The name of Everitt has long been interwoven with the history of Long Island. As early as 1650 the name of Richard Everitt was written in the old town records of Rusdorff, by which name Jamaica was formerly known. Three brothers in this family line came from Holland to America, arriving some time in the year mentioned, one of whom did not long survive. John settled in Massachusetts and Richard in Rusdorff, Long Island, and from him the Long Island Everitts are descended. . .

 
 
 
 

History of Queens County, W.W. Munsell & Co.,1882

In 1665 a commission was appointed to defend the town against a complaint, of Flushing, and to request of the governor that the several deeds from the Indians be recorded. Probably the controversy with Flushing related to boundaries. The town directed Richard Everit to visit the sachem Waumitampak and induce him to appear before the general court and verify the several purchases that had been made, and for this to promise him a new coat.

 
 
 
 

History of Queens County, W.W. Munsell & Co.,1882

The governor next sent a dozen soldiers to inforce obedience to his ordinance against Quaker preaching, and to be quartered on the inhabitants of Jamaica till they should pledge themselves to aid the authorities in putting down Quaker meetings. To escape the annoyance of having soldiers in their houses the following householders signed the pledge:

Benjamin and Robert Coe,
Richard Chasmore,
Nathaniel Denton,
Richard Everitt,
Thomas and William Foster,
Rodger Lynas,
Samuel Mathews,
Andrew Messenger,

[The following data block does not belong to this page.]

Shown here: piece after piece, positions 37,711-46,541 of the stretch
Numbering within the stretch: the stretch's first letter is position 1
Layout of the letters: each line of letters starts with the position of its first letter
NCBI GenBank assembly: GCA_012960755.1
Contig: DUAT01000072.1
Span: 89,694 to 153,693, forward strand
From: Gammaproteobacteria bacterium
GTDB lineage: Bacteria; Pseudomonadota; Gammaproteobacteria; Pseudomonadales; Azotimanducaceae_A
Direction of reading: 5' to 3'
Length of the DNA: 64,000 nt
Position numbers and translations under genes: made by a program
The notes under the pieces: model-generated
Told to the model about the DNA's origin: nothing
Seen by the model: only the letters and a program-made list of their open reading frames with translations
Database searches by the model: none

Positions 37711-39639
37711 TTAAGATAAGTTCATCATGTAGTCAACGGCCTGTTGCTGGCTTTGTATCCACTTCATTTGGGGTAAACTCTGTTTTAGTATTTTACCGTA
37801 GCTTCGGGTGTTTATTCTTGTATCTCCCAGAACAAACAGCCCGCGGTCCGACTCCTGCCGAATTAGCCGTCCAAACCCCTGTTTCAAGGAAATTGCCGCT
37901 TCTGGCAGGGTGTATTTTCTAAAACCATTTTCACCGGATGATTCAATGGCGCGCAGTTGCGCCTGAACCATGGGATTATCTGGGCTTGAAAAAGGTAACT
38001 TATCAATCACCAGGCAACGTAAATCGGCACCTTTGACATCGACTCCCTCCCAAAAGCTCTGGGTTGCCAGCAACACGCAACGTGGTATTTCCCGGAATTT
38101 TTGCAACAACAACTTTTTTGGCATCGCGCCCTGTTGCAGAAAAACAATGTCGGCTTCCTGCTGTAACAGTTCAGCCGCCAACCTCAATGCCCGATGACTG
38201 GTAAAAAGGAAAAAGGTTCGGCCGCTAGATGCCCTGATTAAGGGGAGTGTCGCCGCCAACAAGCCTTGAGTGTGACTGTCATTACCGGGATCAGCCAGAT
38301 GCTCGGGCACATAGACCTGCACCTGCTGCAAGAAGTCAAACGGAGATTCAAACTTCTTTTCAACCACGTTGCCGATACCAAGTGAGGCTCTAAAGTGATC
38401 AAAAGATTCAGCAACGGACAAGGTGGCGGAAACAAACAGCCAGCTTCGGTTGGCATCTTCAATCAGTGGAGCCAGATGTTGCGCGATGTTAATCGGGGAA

George Mills,
John Rods,
Samuel, Abraham and Morris Smith,
Henry Steves,
Thomas Wiggins and
Luke Watson.

The soldiers were then quartered on those who refused to sign the pledge.

The indigenous population in the United States before the arrival of Europeans included many distinct tribes and languages
 
 
 

Jamaica Town Records, Volume 1
p. 1. 1656 House Lot.
p. 2. 25 Nov.1656; 10 acres Planting Land.
p. 4. 22 Nov.1658; 20 acres Meadow Land.
p. 7. 6 Aug.1659; To be Presented to Governor for Magestrate.
p. 11. 30 Apr.1661; Boundaries of His Meadow.
p. 12. Apr.1661; To Pay Mr. Coe 18 Shillings.
p. 17. 9 Aug.1662; To Pay Town Money for Minister's House, 30 Nov.1662; To Lay out Home Lots & 100 Acres Lots.
p. 21. 2 Mar.1663; Agreement With Mr. Walker.
p. 31. 17 Feb.1664; To go to Hempstead, to Give Sachem a Coat

Deacons played a respected and important role in early New England churches. They sat in a raised pew near the pulpit and had special duties during communion.

 
 

The town clerk was one of the first offices in colonial America. The clerk recorded births, marriages, and deaths.

25 Dec. 1680; Bill of sale of Land in Jamaica, Queens, N. Y. by William Creed to Richard Everett. Twenty Acres of Upland, laying on the West side of Thomas Wiggins Sr. his lot and on the East side of Thomas Wellins lot in the town of Jamaica. Also five acres of meadow lying on the West neck, which is the same five acres which John Oldfield laid out for Mr. C. Cornelius of Bushwick, except the five acres of meadow that I saved for myself and my heirs.

Signed by William Creed,
and delivered in the presence
of William Taylor, Peter Smith, and Nathaniel Denton, Town Clerk.

 
 
 
 

Abstracts of Wills; on File in the Surrogates Office, New York City, Volume 1,1665-1707, page 33
Richard Everett of Jamaica; Died Intestate.
Abraham Smith Appointed Administrator; 4 Sept.1668;
Children Mentioned; But Not Named.